Monday, May 14, 2018


From the oddity closet, I bring you Cotard delusion. Read:
Cotard delusion is a rare mental illness in which the affected person holds the delusional belief that they are already dead, do not exist, are putrefying, or have lost their blood or internal organs.

Take that in for a minute.

Have a little more:
On Nov. 5, 2013, Esmé Weijun Wang came to the remarkable conclusion that she was dead.

In the weeks prior to this, she had begun to feel increasingly fractured — like being scatterbrained, but to such an extreme that she felt her sense of reality was fraying at the edges. She had started to lose her grip on who she was and on the world around her. Desperate to fend off what appeared to be early signs of psychosis, Wang went into a soul-searching and organizational frenzy. She read a self-help book that was supposed to help people discover their core beliefs and desires; she ordered and scribbled in five 2014 datebook planners, reorganized her work space and found herself questioning her role as a writer.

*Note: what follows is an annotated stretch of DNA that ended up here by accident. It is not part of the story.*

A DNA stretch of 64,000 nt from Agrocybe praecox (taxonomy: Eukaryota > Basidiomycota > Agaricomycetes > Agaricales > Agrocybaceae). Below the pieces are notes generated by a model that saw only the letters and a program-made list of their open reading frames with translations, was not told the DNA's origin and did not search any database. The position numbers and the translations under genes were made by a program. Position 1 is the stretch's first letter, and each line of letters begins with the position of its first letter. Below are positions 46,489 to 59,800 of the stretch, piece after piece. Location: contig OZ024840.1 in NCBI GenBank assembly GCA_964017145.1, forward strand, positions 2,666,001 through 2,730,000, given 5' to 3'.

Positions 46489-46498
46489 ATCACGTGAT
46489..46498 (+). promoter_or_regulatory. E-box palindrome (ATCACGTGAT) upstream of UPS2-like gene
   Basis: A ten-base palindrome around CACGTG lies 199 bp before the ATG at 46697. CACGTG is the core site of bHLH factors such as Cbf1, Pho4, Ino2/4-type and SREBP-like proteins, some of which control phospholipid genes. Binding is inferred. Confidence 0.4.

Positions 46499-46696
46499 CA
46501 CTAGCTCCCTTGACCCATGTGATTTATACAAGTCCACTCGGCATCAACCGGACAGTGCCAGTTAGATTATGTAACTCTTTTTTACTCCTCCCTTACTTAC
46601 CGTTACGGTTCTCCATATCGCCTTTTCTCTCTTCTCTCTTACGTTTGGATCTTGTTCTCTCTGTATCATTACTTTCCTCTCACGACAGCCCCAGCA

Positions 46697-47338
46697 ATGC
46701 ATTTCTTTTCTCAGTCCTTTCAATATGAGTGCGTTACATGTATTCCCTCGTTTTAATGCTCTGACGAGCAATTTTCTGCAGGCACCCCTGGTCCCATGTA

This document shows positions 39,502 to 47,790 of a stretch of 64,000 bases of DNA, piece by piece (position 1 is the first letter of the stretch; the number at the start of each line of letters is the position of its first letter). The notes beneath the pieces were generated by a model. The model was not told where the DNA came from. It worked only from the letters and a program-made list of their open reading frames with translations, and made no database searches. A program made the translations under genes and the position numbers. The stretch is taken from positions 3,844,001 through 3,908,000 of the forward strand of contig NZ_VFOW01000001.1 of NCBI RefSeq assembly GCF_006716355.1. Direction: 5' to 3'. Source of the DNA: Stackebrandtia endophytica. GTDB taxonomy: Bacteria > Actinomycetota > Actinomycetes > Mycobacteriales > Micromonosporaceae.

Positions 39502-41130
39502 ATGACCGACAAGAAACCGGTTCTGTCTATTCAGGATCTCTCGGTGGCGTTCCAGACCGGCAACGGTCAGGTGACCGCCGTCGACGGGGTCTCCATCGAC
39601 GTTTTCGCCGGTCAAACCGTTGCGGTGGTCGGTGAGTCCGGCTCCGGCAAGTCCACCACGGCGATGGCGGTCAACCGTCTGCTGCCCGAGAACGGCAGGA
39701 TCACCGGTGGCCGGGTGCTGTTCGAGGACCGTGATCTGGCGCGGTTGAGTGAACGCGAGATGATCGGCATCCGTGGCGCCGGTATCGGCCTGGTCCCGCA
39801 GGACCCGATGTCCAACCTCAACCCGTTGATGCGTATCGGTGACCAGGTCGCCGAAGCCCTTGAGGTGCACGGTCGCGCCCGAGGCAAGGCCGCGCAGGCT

Then one morning, Wang woke her husband before sunrise with an incredible sense of wonder and tears of joy to tell him it all made sense to her now: She had actually died a month before, although at the time she had been told she merely fainted.

I know if I thought I was dead, I'd turn to self-help books right away, not to mention immediately watching Things To Do In Denver When You're Dead.

This is one of those discoveries, for me, that means I will never be the same. Sometimes you find out about things that mean the world is different than you understood, and this is one of those things.

This illness isn't understood all that well, but it appears that there's usually a precipitating event where the sufferer could have died, but didn't, and they become convinced that what happened was actually fatal. It's a mental illness, obviously, but it can lead to some interesting metaphysical considerations:
“I began to believe I was in perdition, or some kind of hell,” said Wang, who wrote an essay, “Perdition Days,” during and after the experience. “I was trying to figure out what I had done wrong, what had condemned me to this afterlife that looked like my real life before I died but wasn’t real — that was the torment of it. I kind of described it once as feeling like I was on fire inside.”

This condition can last for months or even years. Remarkably, though, it's treatable, both via pharmacological means and (if necessary) electroconvulsive therapy (ECT, which is generally more effective).

I'd like to know why someone hasn't used this as the basis for a film (paging DQ Film Advisor And Nicest Guy In The World Ben Ormand).

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